How Not To Sell Android Apps

There’s a firm selling what look like first-rate Android games. However, they are selling them outside of the Android Market. In principle, this is a fine decision. In practice, this firm — who I will refer to as “Deep Game” to protect the guilty — is a textbook case of how not to sell Android apps.

FAIL #1: If you are going to have a “Buy” button, clicking it should do something. This may seem patently obvious, but not to Deep Game. On their site, clicking the Buy button has no impact, except if you go and set up an account. At minimum, clicking a Buy button should at least pop up a message pointing out any prerequisites to purchase (e.g., being logged in).

FAIL #2: If you are going to have a FAQ, have it be well-written and accurate. Again, this may seem patently obvious, but Deep Game has difficulty with the obvious. When trying in vain to actually get a Buy button to work, I meandered into their FAQ. They have a delightfully pertinent question (“How do I buy a game from…”). Their answer is gibberish, referring to things that do not exist on their site (“settings screen”) or are not relevant to an Android device (“WAP enabled”).

FAIL #3: Do not collect unnecessary private information…until (and unless) it becomes necessary. Their registration form requires a birthdate. It is entirely possible this will be necessary for some games, if they are “Rated M for Mature”, or whatever. However, that information will not be needed until and unless somebody goes and requests to download a game that requires an age filter. Collecting it up front may simplify coding, but it opens Deep Game up to privacy issues, particulary since they do not provide any way to opt-out of that data being stored. This is exacerbated by…

FAIL #4: If you are going to collect unnecessary private information, don’t do it twice. Having created an account and having clicked on the now-magically-working Buy button, I am prompted to provide my birth date again. Even for games that should have no age restrictions, like a soccer (a.k.a., football) game.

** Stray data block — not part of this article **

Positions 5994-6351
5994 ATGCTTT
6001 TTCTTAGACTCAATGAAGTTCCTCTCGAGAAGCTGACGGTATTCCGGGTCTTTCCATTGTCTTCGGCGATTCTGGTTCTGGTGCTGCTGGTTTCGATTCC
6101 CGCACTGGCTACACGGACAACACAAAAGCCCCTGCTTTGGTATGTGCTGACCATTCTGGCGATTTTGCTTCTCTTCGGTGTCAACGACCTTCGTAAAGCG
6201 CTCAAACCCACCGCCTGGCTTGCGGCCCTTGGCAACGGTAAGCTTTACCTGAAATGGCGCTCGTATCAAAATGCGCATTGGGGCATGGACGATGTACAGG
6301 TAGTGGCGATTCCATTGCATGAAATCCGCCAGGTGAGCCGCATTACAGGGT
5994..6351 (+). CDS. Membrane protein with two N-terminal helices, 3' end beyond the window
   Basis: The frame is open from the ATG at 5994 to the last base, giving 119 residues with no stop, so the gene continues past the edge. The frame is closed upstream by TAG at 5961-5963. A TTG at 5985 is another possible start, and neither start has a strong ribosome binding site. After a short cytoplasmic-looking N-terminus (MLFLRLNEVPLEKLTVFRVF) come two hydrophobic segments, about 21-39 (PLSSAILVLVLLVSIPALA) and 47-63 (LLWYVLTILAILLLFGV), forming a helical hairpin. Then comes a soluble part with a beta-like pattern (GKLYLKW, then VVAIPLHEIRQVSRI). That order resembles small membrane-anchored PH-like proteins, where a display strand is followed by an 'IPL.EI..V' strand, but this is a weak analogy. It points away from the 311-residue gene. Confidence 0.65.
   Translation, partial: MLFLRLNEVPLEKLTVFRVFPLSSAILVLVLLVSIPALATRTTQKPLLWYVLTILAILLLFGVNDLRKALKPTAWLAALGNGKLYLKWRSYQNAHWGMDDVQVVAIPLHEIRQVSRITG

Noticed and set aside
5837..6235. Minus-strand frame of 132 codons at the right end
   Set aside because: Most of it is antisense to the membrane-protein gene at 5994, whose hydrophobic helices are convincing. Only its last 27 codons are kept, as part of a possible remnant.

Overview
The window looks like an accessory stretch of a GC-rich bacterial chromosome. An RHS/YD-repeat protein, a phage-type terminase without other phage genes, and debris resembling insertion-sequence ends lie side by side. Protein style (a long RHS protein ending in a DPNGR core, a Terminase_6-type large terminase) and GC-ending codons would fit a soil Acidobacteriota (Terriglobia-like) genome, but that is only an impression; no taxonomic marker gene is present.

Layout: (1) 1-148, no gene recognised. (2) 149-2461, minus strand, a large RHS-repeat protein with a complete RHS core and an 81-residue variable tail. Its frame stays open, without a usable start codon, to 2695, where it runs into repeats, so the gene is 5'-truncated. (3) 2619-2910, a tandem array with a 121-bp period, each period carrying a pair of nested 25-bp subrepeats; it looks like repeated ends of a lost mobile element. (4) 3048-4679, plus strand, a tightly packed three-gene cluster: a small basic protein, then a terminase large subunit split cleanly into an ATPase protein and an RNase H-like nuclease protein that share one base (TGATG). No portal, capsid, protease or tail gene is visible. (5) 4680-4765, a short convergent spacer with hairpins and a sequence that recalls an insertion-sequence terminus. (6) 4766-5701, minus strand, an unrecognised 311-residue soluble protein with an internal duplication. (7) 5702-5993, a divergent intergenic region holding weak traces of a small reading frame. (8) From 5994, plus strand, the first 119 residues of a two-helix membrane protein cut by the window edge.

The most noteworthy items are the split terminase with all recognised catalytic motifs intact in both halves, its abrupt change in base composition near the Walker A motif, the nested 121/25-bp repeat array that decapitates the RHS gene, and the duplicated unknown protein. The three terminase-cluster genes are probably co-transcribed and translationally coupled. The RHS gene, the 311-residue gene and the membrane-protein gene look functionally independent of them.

FAIL #5: If you are going to have multiple Buy buttons on a page, have all of them work, or at least have the bigger one work. Visit the page for the soccer game, and its Buy button fails to respond, even if I am logged in. However, in their Flash grid of ten games, the Buy buttons work.

FAIL #6: Do not impose device models or carriers. By default, Android games come up with a graphic representation of the Motorola DROID. This is a fine choice as an image, since it’s the most popular Android 2.x device in the US. However, if you try buying a game, it forces you to be working with Verizon…because it is trying to have you buy the game for a DROID. You have to go through a whole separate signup process to register a phone, culled from an incomplete list of phones. Moreover, you have to have a phone number and you have to have a carrier. So, even though I wanted to buy a game to put on an HTC Evo 4G I received at Google I|O, I can’t, because that phone is not on their roster of devices and I’m not going to have Sprint service after another 29 days (unless I take on a third mobile contract, which does not excite me).

Suffice it to say, Deep Game did not get any of my money.

And, of course, Deep Game is going to say it is doing all of this to stem the tide of piracy, despite the fact that their own site is costing them sales. They might make more money by having a sensible purchase model (pay your money, get your APK), even if that makes it easy for a pirate to get their hands on it. After all, a pirate with a rooted phone can get to the APK anyway, so why put roadblocks up for the people who want to give you money?


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